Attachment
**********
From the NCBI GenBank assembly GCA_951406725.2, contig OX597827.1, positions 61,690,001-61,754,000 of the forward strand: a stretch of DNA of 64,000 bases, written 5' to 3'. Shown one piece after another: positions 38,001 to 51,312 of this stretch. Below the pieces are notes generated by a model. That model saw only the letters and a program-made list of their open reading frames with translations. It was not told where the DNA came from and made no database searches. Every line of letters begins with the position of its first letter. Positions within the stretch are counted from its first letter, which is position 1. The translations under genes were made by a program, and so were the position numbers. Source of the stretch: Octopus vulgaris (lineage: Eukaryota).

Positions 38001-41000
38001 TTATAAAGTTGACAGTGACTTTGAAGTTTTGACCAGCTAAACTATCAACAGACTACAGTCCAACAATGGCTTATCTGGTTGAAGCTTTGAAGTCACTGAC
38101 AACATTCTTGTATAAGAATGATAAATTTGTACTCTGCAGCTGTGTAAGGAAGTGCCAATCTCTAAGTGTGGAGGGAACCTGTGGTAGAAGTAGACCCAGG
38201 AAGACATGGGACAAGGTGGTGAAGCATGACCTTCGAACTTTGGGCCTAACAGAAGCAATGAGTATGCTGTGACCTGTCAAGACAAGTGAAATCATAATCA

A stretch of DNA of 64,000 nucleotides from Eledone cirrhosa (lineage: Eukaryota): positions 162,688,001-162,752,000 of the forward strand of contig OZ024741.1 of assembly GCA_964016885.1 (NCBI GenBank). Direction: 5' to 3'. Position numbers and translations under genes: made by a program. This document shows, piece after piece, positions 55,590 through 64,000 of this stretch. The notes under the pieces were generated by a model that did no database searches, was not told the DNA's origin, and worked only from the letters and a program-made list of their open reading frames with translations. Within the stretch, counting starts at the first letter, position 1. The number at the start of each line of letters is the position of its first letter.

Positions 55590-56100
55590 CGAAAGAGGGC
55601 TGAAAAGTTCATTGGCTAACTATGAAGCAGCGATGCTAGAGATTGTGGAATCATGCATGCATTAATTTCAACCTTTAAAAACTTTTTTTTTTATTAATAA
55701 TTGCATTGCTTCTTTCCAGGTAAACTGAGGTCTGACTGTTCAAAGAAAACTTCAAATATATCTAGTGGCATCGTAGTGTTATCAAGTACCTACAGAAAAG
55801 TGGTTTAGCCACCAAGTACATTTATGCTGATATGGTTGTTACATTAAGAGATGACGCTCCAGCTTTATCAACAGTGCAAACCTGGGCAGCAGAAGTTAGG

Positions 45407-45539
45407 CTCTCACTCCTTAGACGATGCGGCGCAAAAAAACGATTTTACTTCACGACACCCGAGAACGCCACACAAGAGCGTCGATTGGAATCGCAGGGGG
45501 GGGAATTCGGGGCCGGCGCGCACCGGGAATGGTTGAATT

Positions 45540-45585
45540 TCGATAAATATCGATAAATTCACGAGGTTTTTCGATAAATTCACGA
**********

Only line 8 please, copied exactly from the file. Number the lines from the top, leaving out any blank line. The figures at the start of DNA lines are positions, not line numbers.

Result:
55590 CGAAAGAGGGC